The above-mentioned paper, which is based on a study by researchers at the University of Wisconsin-Madison, confirms that neither ARM nor Intel (x86) has a fundamental advantage that could give one or the other dominance across all markets. Instead, each company has historically focused largely on one design consideration: efficiency or performance—typically at the expense of the other. As Intel tries to increase the efficiency of its offerings and ARM tries to add more performance, the two companies are likely to meet somewhere in the middle. Design skill may determine who gains a slight edge, but neither will offer a single chip that does all things well.
Momentum May Decide Winners
Although ARM has been on a marketing offensive to promote its foray into servers, it smacks of at least moderate hype. At a minimum, design considerations probably won’t be the sole deciding factor: Intel has the benefit of momentum in the data center. A move to ARM requires a move to new software as well, so switching architectures requires a greater investment than simply dropping in a new chip in place of the old. Other factors, such as prices and business models, may play a greater role in determining the market distribution once ARM-based servers reach significant production levels.
Intel could make inroads to the mobile market with Windows and associated software, but it must deliver both the efficiency to provide competitive battery life and sufficient performance to keep Windows-based software running at a user-acceptable speed. But ARM’s incumbency in mobile, by itself, still creates a significant barrier for Intel.
End of Moore’s Law
Yes, every year someone predicts Moore’s Law will end by the following year (or within a few years), but the real end—at least for traditional silicon technology—may indeed be in site. One of Intel’s major advantages has been its lead in semiconductor process technology; if Moore’s Law finally fails, x86 and other chips could soon end up on equal footing with regard to transistor size, speed and so on. At that point, any edge granted by process node (which includes power efficiency) would dissipate, leaving design as the main factor determining chip characteristics. (At this point, a much-needed focus on software efficiency would probably arrive as well.)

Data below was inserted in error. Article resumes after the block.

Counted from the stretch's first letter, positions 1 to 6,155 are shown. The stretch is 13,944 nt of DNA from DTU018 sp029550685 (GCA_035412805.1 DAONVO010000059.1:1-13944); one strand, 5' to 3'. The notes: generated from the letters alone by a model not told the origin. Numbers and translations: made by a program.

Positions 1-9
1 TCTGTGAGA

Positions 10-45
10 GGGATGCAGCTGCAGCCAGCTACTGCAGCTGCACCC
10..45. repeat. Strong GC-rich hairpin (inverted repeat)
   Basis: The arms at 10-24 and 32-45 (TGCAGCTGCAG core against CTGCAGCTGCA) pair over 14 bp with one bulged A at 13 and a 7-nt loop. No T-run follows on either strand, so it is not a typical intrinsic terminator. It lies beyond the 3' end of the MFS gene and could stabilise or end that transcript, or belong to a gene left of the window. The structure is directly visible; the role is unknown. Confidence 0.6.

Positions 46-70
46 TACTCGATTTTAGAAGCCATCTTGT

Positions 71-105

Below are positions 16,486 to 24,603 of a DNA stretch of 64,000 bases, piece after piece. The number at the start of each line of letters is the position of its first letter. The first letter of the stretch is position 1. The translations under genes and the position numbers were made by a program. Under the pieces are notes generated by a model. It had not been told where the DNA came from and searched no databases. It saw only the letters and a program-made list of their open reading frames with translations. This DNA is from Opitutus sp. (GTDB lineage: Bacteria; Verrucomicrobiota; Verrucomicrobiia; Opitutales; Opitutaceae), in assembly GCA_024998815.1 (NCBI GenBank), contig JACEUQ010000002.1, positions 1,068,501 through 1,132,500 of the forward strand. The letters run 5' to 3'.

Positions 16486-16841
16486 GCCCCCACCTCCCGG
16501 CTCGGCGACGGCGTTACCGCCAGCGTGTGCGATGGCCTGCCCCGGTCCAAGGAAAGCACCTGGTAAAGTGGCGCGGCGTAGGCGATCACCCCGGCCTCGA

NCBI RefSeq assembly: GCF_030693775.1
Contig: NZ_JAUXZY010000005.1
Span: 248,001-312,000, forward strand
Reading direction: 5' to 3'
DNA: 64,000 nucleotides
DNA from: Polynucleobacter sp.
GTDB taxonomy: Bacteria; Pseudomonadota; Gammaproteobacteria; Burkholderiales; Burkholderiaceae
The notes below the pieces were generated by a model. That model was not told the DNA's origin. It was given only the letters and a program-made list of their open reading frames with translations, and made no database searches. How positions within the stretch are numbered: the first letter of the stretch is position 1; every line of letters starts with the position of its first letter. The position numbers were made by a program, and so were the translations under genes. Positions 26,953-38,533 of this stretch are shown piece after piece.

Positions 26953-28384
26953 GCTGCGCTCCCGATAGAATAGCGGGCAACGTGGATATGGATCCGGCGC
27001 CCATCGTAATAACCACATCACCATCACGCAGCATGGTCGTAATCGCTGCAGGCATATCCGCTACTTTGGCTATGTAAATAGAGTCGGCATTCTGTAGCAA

ARM chips generally lag Intel’s offerings in process technology, so the end of Moore’s Law—assuming it were to arrive within a couple years—could benefit ARM. Again, however, this situation doesn’t address the matter of microarchitecture rather than ISA as the determining factor in performance versus power, so the battle between ARM and x86 would likely continue unabated.
Neither Intel nor ARM will likely emerge as the sole dominating force in both mobile and servers (the data center). ARM brings efficiency capabilities that serve mobile well, but those capabilities come at the cost of performance, limiting its use in the data center. (Nevertheless, an ARM-based server could be well suited to certain lighter-weight tasks.) Intel’s performance lead, although superior for heavy workloads, sacrifices efficiency in lighter tasks, such as mobile computing. Efforts to improve efficiency will come at the expense of performance, bringing the two companies to a meeting in the middle.
An end to Moore’s Law, should it finally arrive soon, could aid ARM slightly, although other research efforts in semiconductor manufacturing may allow Intel to maintain an edge. Interestingly, however, the work done by researchers at the University of Wisconsin-Madison indicates that neither ARM nor x86 has a fundamental advantage. The RISC-versus-CISC debate may still be at a stalemate, leaving implementation effort as the deciding factor among specific products.
Thus, although ARM has momentum owing to growth in mobile markets and a certain level of marketing hype surrounding its server efforts, it has no fundamental edge over Intel in energy efficiency. Even though we are unlikely to see a world dominated by ARM processors, the battle between the two architectures should yield some interesting business and design adjustments that could greatly benefit processor consumers.
Photo courtesy of bmjames